National Classic Movie Day: A Day of Discovery


“There’s really no such thing as an ‘old’ movie — just wonderful films you may not have discovered yet.” – Peter Bogdanovich

In a world where blockbuster franchises bombard moviegoers with gimmicks to cater to short attention spans, classic movies are often dismissed as boring and irrelevant, especially by people of my generation. Boy, are they missing out. The heart of any great movie is a great story that captures the nature of the human spirit and whose messages transcend time, and a film from 1916 can do this just as well as, if not better than, a film from 2016. There are some wonderful movies from all eras that are waiting to be discovered, and what better day to discover a classic than National Classic Movie Day? To celebrate, I’ve compiled a list of essential films that I love that both buffs and beginners will enjoy:

  1. Anything directed by Billy Wilder, especially THE APARTMENT (1960), SOME LIKE IT HOT (1959), SUNSET BOULEVARD (1950), WITNESS FOR THE PROSECUTION (1957)
  2. 12 ANGRY MEN (1957)
  3. ROMAN HOLIDAY (1953)
  4. ALL ABOUT EVE (1950)
  6. HIS GIRL FRIDAY (1940)
  7. THE KID (1921)
  8. HIGH NOON (1952)
  11. REAR WINDOW (1954)
  12. ADAM’S RIB (1949)
  13. ON THE WATERFRONT (1954)
  14. THE SEARCHERS (1956)
  15. SINGIN’ IN THE RAIN (1952)
  16. SCARFACE (1932)
  18. THE STING (1973)
  19. SWING TIME (1936)
  20. CASABLANCA (1942)

Follow #NationalClassicMovieDay to see how others are celebrating. Can’t get enough classic movies? Join the fun on Twitter at #TCMParty, where every day is Classic Movie Day.

How are you celebrating National Classic Movie Day? What’s on your list of essentials? 


7 thoughts on “National Classic Movie Day: A Day of Discovery

  1. I wholeheartedly agree with ‘Anything by Billy Wilder’. In fact, I just finished watching Double Indemnity for the gabillionth time.
    Great piece! 🙂


  2. That’s a list from listland (to use a Mel Brooks line)! I’ve been going through Leonard Maltin’s “Classic Movie Guide”, looking for the 3 to 4 star movies (he only goes to 4). I’m almost done with the “R”s, and I’m at #1915. He stops at 1960 (this edition) and includes foreign films.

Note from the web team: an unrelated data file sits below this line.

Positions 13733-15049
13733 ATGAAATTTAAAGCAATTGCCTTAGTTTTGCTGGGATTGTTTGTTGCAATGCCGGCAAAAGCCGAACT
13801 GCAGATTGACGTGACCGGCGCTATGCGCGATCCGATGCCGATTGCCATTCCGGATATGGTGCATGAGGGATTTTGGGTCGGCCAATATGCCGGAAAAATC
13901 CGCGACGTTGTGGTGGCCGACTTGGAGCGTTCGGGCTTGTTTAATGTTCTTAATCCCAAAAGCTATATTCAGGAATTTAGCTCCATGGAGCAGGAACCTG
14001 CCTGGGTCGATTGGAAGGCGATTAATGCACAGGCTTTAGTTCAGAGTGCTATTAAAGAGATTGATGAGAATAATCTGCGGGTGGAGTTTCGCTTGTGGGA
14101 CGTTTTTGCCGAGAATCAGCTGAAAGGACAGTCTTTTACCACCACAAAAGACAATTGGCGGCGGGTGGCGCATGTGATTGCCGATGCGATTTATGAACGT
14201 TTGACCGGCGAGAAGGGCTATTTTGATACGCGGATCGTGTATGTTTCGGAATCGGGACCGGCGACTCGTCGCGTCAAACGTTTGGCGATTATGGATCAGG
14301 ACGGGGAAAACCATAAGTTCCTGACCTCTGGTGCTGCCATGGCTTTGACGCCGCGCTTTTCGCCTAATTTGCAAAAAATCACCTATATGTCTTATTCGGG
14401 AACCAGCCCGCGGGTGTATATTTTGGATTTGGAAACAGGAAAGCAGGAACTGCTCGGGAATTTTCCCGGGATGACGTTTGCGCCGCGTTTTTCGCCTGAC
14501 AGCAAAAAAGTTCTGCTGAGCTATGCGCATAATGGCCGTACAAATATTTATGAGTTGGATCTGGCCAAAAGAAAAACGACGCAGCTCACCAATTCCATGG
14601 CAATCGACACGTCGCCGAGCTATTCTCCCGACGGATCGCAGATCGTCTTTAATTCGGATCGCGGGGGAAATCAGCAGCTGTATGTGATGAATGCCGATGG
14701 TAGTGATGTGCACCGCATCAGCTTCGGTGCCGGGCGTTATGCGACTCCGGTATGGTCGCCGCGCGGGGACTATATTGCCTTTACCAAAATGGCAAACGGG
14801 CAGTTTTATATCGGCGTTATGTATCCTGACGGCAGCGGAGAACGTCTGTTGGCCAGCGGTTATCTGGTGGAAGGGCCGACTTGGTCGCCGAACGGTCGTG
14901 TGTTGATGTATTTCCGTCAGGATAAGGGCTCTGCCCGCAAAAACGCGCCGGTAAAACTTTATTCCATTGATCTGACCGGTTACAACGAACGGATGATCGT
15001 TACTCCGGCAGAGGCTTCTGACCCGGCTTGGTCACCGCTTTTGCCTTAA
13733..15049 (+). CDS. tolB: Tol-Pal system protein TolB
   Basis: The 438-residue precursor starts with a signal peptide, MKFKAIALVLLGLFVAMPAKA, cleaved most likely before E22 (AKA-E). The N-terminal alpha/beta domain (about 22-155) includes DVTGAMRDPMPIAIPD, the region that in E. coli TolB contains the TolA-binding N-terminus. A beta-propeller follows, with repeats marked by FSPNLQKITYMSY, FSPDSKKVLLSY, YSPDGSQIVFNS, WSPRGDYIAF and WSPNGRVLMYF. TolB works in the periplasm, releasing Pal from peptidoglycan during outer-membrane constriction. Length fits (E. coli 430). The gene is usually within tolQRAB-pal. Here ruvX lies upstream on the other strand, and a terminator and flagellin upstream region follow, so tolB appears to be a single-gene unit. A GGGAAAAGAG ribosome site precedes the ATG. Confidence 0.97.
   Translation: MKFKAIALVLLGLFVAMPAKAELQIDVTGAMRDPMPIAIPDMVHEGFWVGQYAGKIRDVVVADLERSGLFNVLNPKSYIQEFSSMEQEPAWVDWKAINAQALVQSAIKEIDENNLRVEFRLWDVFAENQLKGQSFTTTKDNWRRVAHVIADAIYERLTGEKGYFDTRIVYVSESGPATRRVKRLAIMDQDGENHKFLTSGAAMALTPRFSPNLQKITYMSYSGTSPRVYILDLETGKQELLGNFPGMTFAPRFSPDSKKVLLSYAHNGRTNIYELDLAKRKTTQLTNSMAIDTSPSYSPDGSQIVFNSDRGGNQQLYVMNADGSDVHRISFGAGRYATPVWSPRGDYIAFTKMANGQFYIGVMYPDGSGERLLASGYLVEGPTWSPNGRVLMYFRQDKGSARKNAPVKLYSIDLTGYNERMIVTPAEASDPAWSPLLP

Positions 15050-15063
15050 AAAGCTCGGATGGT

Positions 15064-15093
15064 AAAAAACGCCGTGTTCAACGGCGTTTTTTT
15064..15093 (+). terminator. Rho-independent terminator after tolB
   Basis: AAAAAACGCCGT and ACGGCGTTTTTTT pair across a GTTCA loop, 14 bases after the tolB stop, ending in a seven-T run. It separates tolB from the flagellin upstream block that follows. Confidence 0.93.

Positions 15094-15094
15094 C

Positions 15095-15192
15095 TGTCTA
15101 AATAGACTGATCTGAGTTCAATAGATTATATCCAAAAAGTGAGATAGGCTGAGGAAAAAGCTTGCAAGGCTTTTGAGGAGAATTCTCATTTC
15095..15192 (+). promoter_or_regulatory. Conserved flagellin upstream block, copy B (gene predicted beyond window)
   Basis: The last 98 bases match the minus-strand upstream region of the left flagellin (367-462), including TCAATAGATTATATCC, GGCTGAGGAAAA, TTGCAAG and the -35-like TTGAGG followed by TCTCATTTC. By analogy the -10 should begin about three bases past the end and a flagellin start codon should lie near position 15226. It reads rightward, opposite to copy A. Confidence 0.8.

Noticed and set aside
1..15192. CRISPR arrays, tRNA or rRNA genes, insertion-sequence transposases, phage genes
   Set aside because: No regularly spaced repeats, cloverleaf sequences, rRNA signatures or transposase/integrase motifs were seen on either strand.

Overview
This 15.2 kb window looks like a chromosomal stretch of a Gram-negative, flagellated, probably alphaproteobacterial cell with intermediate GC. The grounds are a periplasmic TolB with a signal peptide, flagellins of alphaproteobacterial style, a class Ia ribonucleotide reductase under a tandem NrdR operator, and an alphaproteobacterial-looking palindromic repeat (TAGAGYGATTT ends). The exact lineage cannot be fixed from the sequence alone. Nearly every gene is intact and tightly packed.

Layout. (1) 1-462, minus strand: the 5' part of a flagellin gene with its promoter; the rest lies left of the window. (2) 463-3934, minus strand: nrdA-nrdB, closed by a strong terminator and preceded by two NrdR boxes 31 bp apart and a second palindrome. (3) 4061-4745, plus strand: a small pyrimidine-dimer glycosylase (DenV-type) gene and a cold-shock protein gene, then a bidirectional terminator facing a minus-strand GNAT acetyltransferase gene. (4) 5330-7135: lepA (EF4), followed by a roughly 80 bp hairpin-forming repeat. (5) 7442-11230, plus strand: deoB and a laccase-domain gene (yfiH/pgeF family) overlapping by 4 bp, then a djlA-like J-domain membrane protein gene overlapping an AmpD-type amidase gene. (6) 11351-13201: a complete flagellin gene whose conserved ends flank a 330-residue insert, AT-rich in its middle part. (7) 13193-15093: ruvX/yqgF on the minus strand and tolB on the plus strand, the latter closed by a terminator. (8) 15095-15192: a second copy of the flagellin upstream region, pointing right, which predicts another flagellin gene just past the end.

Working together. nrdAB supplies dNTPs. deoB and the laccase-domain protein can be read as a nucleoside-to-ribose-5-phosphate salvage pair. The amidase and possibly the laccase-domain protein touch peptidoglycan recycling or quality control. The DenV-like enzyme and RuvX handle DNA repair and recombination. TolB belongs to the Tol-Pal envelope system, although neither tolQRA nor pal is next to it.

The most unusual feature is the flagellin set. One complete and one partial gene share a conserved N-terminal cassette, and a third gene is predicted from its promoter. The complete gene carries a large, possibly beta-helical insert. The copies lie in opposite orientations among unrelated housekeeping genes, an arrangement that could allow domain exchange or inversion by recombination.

Speaking of which: do you have a list of foreign favorites? Mine includes “King of Hearts” (1966; French; Alan Bates, Genevieve Bujold [sigh]. Then there’s “The Umbrellas of Cherbourg” (1964; French: Catherine Deneuve [sigh]); counts as grand opera – every word is sung (includes the hit “I Will Wait for You”). It’s a 4-hanky movie, but incredibly beautiful. Then there’s the British, with Alec Guinness, Ealing Studios &c.

    In fact, it doesn’t see right to have a “foreign film” list. We need a French list (“Beauty and the Beast” (1946; Cocteau), British, Italian, Japanese, maybe German, two Russians (“Alexander Nevsky”,”Battleship Potemkin”), not forgetting Sweden and Bergman (but he’s not as funny as the others.


    • Thanks for reading! I haven’t seen many foreign films, but I’ve enjoyed the ones I’ve seen and want to explore more. I was introduced to most of them in film class in college. I really like Bicycle Thieves, The Rules of the Game, Day for Night, Metropolis, Kind Hearts and Coronets. Some recent ones I like are Pan’s Labyrinth, Belle and Sebastien, and Uzumasa Limelight (based on Chaplin’s ‘Limelight’).

      I haven’t seen the ones you’ve mentioned (with the exception of the Odessa Steps sequence in Battleship Potemkin), but I’ll add them to my list.


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